The motor cover 60 is secured to the base structural housing 12 by a plurality of fasteners 62. The motor cover 60, which is preferably rigid, is secured to the base structural housing 12 over the vibration damper 40, compressing the damper 40 over the motor 20. The motor cover 60 includes an opening 64 through which the protrusion 50 on the top of the vibration damper 40 passes. The motor cover 60 also has side surfaces 61, 63 that cover the motor face flanges 45, 47 and openings for the fasteners 62.

The vibration damper 40 includes a pair of fingers 76 (FIG. 6A) that fit into the slots 72, 74 (FIG. 5) for positioning and securing the vibration damper 40 over the cover side 36 of the motor 20. The motor cover 60 has fingers 75 (FIG. 6B) that also fit in the slots 72, 74. The protrusions 76 and the fingers 75 stiffen the sides of the housing base 12 when the protrusions 76 and fingers 75 are in the slots 72, 74, which further dampens vibrations.

The secondary housing cover 13 is secured to the base structural housing 12 by fasteners 82 (FIG. 1). When installed, the secondary housing cover 13 encloses the motor 20, the vibration damper 40 and the motor cover 60. Ribs 84 (FIG. 7) can be provided adjacent the protrusion 50, to compress the ribs 54 against the oval ring 52 in the protrusion 50. Contact with the protrusion 50 reduces vibrations in the secondary housing cover 13.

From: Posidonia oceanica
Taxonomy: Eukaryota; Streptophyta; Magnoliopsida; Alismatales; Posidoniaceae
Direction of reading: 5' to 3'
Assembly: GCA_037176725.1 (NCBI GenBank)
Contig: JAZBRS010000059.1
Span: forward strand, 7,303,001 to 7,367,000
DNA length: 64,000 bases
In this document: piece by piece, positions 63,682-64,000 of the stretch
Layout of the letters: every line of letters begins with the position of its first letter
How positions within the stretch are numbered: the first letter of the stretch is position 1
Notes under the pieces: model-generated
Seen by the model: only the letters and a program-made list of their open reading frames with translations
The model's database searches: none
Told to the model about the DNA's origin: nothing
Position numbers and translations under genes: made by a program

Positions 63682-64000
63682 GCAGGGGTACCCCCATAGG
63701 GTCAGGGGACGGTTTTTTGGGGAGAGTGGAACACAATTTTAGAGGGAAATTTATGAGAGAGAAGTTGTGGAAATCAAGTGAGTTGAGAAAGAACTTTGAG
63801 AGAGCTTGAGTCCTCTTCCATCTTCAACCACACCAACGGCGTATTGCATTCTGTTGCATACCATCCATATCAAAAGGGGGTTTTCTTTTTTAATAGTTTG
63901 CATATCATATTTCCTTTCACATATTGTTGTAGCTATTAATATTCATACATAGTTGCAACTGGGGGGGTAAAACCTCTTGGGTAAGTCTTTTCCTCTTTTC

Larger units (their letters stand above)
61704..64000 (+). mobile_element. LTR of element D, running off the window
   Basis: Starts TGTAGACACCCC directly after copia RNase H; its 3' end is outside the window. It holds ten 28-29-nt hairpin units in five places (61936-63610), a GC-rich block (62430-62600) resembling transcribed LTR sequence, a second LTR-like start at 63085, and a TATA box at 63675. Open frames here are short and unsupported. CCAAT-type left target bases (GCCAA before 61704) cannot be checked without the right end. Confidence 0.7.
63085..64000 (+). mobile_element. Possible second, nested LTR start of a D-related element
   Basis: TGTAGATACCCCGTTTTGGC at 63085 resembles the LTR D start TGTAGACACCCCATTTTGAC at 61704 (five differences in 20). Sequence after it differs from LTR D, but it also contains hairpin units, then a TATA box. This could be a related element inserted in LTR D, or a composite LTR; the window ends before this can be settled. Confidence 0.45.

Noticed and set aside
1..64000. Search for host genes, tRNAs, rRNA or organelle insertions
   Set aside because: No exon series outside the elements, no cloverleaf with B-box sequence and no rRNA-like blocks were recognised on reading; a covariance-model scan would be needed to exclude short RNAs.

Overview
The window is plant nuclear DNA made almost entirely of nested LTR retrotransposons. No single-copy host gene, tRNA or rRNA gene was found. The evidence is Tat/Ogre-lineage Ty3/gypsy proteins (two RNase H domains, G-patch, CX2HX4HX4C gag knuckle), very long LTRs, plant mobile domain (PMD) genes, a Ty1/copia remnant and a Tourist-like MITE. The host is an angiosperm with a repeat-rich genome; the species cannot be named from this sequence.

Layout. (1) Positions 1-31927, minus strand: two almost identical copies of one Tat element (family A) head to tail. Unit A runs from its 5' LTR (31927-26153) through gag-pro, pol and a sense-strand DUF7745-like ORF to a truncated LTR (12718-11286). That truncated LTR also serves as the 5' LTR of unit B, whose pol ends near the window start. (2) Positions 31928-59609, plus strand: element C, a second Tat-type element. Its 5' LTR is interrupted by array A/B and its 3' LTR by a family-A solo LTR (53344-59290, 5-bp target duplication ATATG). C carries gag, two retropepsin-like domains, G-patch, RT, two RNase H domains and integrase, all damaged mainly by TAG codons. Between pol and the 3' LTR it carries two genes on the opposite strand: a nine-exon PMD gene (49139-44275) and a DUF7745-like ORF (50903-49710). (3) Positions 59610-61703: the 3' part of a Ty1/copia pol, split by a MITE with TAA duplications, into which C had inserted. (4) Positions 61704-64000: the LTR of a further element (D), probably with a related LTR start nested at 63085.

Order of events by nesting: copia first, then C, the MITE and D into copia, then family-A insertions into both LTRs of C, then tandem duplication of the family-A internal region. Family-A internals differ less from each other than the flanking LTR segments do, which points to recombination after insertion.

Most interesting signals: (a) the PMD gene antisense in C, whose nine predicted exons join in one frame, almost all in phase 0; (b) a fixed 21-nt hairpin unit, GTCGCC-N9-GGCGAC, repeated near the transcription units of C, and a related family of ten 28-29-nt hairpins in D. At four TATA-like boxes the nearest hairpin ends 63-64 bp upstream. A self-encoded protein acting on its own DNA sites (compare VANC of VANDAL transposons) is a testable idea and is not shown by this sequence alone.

Assembly of the hair clipper 10 can be best understood with reference to FIGS. 4 and 8. The rubber mounts 29 are placed over the shaft 22 and bearings 24, 26 of the motor 20, and the cam 28 is secured to a front end of the shaft 22. The motor 20 is installed in the base structural housing 12 over the supports 30, 32.

The blade set 14 is also secured to the base structural housing 12 with suitable fasteners 90. In FIG. 2, the stationary blade 14 is fastened to a blade depth adjusting bracket 92, which in turn is adjustably secured to the base structural housing 12. When the motor 20 is installed in the base structural housing, the cam 28 operably engages a cam follower 94, which in turn engages the reciprocating blade 16.

Referring again to FIG. 4 and FIG. 5, the fingers 76 in the vibration damper 40 are placed in the slots 72, 74 of the base structural housing 12, and the cover 60 is placed over the vibration damper 40. When installed, the fingers 75 of the motor cover 60 are also in the slots 72, 74 and the protrusion 50 on the top of the vibration damper 40 passes through the opening 64 of the motor cover 60, as seen in FIG. 8. The openings 56 in the vibration damper 40 and the openings 59 in the motor cover 60 are aligned for ventilation purposes. The motor cover 60 is then secured to the base structural housing 12 by the fasteners 62, as also seen in FIG. 8. The secondary housing cover 13 is then secured to the base structural housing 12 by the fasteners 82 (FIG. 1).

The advantages of this invention are now apparent. Both vibration and noise are reduced as compared with the vibration and noise generated by conventional hair clippers.

While the principles of the invention have been described above in connection with specific apparatus and applications, it is to be understood that this description is made only by way of example and not as a limitation on the scope of the invention.